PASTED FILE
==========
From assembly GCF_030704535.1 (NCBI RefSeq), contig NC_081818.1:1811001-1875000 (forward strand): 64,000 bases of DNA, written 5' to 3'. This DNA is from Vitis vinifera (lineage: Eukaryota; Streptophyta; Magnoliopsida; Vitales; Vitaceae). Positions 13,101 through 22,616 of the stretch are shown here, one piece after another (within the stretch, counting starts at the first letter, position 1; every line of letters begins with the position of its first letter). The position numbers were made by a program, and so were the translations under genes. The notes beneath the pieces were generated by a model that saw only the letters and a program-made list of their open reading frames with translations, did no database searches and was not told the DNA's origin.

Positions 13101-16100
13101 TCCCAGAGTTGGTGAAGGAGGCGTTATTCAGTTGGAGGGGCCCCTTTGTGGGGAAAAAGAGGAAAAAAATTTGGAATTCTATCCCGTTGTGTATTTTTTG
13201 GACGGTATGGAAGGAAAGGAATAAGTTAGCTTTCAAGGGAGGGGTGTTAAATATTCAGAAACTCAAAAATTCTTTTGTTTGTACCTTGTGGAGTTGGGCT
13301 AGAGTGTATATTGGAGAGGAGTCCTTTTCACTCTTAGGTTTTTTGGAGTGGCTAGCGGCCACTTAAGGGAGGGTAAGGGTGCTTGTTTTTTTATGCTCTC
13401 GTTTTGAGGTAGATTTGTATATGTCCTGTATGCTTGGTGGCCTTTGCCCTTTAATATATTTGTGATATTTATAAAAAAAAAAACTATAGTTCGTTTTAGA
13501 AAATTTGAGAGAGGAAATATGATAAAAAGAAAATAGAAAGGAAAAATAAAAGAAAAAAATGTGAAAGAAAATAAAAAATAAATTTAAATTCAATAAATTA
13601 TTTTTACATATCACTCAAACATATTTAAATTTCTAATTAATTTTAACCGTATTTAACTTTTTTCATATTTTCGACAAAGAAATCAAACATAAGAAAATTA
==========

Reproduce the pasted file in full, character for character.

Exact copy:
From assembly GCF_030704535.1 (NCBI RefSeq), contig NC_081818.1:1811001-1875000 (forward strand): 64,000 bases of DNA, written 5' to 3'. This DNA is from Vitis vinifera (lineage: Eukaryota; Streptophyta; Magnoliopsida; Vitales; Vitaceae). Positions 13,101 through 22,616 of the stretch are shown here, one piece after another (within the stretch, counting starts at the first letter, position 1; every line of letters begins with the position of its first letter). The position numbers were made by a program, and so were the translations under genes. The notes beneath the pieces were generated by a model that saw only the letters and a program-made list of their open reading frames with translations, did no database searches and was not told the DNA's origin.

Positions 13101-16100
13101 TCCCAGAGTTGGTGAAGGAGGCGTTATTCAGTTGGAGGGGCCCCTTTGTGGGGAAAAAGAGGAAAAAAATTTGGAATTCTATCCCGTTGTGTATTTTTTG
13201 GACGGTATGGAAGGAAAGGAATAAGTTAGCTTTCAAGGGAGGGGTGTTAAATATTCAGAAACTCAAAAATTCTTTTGTTTGTACCTTGTGGAGTTGGGCT
13301 AGAGTGTATATTGGAGAGGAGTCCTTTTCACTCTTAGGTTTTTTGGAGTGGCTAGCGGCCACTTAAGGGAGGGTAAGGGTGCTTGTTTTTTTATGCTCTC
13401 GTTTTGAGGTAGATTTGTATATGTCCTGTATGCTTGGTGGCCTTTGCCCTTTAATATATTTGTGATATTTATAAAAAAAAAAACTATAGTTCGTTTTAGA
13501 AAATTTGAGAGAGGAAATATGATAAAAAGAAAATAGAAAGGAAAAATAAAAGAAAAAAATGTGAAAGAAAATAAAAAATAAATTTAAATTCAATAAATTA
13601 TTTTTACATATCACTCAAACATATTTAAATTTCTAATTAATTTTAACCGTATTTAACTTTTTTCATATTTTCGACAAAGAAATCAAACATAAGAAAATTA